By David A. Fahrenthold and Juliet Eilperin
Washington Post Staff Writers
Wednesday, February 11, 2009
The Obama administration will set aside an "oil and gas or nothing" approach to energy exploration on the outer continental shelf and consider proposals for offshore wind farms alongside plans for new drilling, Interior Secretary Ken Salazar said yesterday.
Salazar said he will revamp the process for writing a new five-year plan for oil and gas exploration in that zone, which generally extends three to 200 miles from the U.S. coast. The plan, which must be in place by 2012, is intended to guide a new push for offshore exploration, made possible after Congress and President George W. Bush lifted years-old bans last year.
Salazar said the Interior Department will extend the public-comment period for the new plan, which had been scheduled to close March 23, by 180 days. But he also said the administration will look for ways to generate energy offshore by using renewable sources such as wind, waves or tides. He called the Bush administration's approach "a headlong rush of the worst kind" and "a process tilted toward the usual energy players."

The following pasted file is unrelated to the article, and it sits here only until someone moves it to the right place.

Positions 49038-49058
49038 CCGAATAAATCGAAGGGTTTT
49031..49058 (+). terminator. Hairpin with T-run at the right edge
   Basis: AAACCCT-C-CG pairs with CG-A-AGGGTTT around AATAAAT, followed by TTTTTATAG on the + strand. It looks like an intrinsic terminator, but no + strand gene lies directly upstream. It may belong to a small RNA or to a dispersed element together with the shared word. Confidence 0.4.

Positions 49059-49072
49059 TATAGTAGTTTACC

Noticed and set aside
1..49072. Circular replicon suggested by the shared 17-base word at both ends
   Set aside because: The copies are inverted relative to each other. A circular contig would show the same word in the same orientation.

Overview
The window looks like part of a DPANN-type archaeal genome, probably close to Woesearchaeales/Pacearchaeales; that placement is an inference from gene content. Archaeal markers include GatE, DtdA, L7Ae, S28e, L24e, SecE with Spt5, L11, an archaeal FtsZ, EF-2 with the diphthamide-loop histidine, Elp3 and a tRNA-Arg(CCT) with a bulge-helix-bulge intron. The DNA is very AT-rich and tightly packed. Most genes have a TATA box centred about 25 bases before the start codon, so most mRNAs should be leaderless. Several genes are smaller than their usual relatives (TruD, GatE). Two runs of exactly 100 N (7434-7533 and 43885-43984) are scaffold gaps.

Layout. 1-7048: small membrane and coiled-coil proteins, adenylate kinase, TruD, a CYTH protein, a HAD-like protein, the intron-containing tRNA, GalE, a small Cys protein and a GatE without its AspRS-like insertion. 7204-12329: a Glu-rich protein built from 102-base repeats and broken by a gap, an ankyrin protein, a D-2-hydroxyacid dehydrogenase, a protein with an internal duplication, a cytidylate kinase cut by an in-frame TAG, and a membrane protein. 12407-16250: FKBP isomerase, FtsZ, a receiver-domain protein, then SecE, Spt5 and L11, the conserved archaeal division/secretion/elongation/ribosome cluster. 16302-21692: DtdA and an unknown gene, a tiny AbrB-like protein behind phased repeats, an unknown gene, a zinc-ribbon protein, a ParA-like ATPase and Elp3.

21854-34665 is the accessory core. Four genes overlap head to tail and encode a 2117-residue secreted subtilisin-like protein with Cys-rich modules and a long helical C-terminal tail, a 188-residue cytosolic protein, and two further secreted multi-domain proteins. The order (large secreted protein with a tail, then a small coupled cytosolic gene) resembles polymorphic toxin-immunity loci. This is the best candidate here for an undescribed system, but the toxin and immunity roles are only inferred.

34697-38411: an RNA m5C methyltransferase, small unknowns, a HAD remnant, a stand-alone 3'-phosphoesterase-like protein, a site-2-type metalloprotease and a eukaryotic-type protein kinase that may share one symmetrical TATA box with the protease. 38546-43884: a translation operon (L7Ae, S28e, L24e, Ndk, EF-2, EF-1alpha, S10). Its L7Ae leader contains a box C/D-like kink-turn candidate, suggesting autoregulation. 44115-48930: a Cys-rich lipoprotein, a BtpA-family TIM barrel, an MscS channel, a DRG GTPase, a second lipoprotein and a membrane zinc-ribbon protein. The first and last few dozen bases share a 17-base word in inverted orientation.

The changes, Salazar said, "will restore order to a broken process."
He said he did not know how a new five-year plan would affect the prospect of natural gas drilling off Virginia, which is allowed under the five-year in plan in force now. Under the current plan, the government could auction leases to explore off Virginia as early as 2011.
Calling into question another Bush environmental policy yesterday, the Environmental Protection Agency announced that it will reconsider a rule that makes it easier for industrial plants, refineries and paper mills to expand operations without applying for new pollution permits.
The rule being reviewed says that when expanding or modernizing plants calculate their emissions to determine whether they need to install new pollution-control measures, they are not required to include emissions from unrelated activities at the same plant.